Donate to the Museum

History Under Construction

Contested Commemoration: North Carolina’s National Cemeteries

“Load after load of pine box coffins pass here every day,” wrote one Raleigh woman in 1867. In the years following the Civil War, federal authorities exhumed the hastily buried bodies of more than 10,000 Union soldiers who had died in North Carolina and reinterred them in four new national cemeteries established in the state. This vast reburial operation—which excluded the Confederate dead and segregated African Americans—provoked strong and conflicting emotions among war-weary Tar Heels and contributed to enduring divisions in North Carolinians’ memories of the war and its aftermath.

Contact: Diana Bell-Kite (

Genealogy 101 for Everyone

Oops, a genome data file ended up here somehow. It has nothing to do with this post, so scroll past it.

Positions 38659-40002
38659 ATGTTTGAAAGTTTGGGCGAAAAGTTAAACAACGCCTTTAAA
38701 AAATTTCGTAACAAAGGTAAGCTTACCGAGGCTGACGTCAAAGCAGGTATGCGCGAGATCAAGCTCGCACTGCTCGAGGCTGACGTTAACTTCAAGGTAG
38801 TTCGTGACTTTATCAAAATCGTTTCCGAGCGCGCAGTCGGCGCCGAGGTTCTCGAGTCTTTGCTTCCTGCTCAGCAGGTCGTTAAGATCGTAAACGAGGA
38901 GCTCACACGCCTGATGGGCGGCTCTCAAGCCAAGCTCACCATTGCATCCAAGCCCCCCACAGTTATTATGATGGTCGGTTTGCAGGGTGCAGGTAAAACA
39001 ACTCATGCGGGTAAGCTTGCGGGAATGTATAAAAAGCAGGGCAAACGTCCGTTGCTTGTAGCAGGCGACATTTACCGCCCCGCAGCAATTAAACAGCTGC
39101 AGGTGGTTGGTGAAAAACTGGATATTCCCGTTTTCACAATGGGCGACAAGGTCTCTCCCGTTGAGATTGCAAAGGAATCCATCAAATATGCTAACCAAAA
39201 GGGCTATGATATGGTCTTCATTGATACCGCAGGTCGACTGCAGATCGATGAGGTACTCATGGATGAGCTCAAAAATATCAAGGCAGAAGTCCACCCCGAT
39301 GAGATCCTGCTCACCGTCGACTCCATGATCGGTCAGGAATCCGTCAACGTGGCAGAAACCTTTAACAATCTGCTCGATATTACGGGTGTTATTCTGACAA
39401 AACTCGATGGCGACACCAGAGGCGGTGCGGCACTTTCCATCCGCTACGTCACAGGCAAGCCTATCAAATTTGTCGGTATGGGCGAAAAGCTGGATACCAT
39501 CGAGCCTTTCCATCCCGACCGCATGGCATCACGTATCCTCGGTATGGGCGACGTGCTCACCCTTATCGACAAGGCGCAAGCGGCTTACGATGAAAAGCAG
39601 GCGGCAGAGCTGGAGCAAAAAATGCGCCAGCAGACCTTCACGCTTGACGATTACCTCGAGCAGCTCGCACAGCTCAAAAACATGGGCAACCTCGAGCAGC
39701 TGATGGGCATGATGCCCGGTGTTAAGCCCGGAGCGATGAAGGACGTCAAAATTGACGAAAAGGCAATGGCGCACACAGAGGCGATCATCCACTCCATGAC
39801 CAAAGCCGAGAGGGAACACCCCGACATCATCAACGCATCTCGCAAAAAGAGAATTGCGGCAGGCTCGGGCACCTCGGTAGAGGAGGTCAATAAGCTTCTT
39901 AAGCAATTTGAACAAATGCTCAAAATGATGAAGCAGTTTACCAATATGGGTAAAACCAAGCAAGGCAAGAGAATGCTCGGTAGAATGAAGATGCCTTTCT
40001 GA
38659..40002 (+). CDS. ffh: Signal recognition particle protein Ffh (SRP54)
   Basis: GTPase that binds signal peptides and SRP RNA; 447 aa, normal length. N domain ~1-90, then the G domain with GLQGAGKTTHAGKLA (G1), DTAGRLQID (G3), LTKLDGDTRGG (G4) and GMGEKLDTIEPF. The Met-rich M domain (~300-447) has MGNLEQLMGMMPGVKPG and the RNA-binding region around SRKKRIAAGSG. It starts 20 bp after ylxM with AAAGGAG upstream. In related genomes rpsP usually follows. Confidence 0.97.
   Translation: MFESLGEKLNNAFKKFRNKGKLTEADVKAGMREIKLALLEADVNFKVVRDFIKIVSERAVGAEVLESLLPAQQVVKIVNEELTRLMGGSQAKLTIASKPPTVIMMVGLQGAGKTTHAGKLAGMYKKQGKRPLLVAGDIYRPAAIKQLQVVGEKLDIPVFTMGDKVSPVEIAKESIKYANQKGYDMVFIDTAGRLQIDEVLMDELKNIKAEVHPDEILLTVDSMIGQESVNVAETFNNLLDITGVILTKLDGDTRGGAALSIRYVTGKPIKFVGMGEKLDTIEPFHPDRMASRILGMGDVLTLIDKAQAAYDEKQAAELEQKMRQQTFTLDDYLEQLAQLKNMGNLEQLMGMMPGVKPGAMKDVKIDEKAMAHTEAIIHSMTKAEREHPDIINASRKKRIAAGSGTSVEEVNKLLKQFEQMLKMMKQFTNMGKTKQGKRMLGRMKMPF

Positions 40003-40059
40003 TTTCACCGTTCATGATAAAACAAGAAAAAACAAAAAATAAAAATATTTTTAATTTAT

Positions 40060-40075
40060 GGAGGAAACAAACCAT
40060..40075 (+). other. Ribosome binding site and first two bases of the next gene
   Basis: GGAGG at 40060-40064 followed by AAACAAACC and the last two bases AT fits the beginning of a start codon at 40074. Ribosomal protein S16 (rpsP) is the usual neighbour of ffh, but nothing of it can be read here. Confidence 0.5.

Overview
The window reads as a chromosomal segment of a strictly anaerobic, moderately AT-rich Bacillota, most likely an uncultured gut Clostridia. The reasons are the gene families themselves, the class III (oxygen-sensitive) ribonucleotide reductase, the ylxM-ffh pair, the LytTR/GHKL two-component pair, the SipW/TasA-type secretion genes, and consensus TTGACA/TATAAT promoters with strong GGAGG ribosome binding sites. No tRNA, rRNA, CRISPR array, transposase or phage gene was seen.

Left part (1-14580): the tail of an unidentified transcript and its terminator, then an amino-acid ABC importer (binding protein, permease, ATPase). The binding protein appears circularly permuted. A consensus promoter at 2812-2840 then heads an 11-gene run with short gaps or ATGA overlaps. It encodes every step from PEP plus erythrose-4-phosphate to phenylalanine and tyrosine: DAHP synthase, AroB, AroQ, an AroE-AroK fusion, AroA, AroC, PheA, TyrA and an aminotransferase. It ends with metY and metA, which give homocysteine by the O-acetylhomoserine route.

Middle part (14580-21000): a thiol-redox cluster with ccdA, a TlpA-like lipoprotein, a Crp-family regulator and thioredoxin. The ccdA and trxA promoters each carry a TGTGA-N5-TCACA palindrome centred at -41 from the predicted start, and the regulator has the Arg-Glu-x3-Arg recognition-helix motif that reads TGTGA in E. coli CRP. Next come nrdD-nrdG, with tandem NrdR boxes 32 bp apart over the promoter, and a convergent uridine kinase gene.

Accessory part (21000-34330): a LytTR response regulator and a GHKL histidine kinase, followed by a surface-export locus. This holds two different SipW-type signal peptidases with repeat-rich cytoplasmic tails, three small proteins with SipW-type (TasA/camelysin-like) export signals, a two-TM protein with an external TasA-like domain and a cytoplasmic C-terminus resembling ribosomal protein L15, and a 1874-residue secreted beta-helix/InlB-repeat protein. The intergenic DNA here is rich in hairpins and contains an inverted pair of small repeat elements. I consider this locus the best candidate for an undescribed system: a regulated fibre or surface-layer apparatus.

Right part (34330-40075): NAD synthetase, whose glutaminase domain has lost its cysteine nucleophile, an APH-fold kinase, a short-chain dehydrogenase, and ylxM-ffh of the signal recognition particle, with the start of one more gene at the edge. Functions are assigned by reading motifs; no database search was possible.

How can someone trace family lineages when the historical record seems to run dry? This program helps participants find new routes and connect the lineage dots. Using a question-and-answer format, curator Ijames encourages audiences to bring their artifacts, documents, oral histories, and photographs for discussion and documentation.

Contact: Earl Ijames (

What Did People Wear in Colonial America?

What does your clothing say about you? If you lived in the 1700s, anyone who looked at your clothing would immediately know your social status and gender. What can we learn today about how people lived in the past just by examining their clothing?

Contact: RaeLana Poteat (

Picturing the Past: Using Photos as Historical Documents

Why should we look at old photographs? To learn about the past? To find parallels with the present?

In the mid-1800s, the ability to take photographs added visual precision to the way we chronicle our human existence. Photography forever changed the way we record and remember our individual lives—and our history.

So how do historians study old photos? Find out how we decode photographs to understand the past in order to pull the hidden stories from old pictures.

Contact: RaeLana Poteat (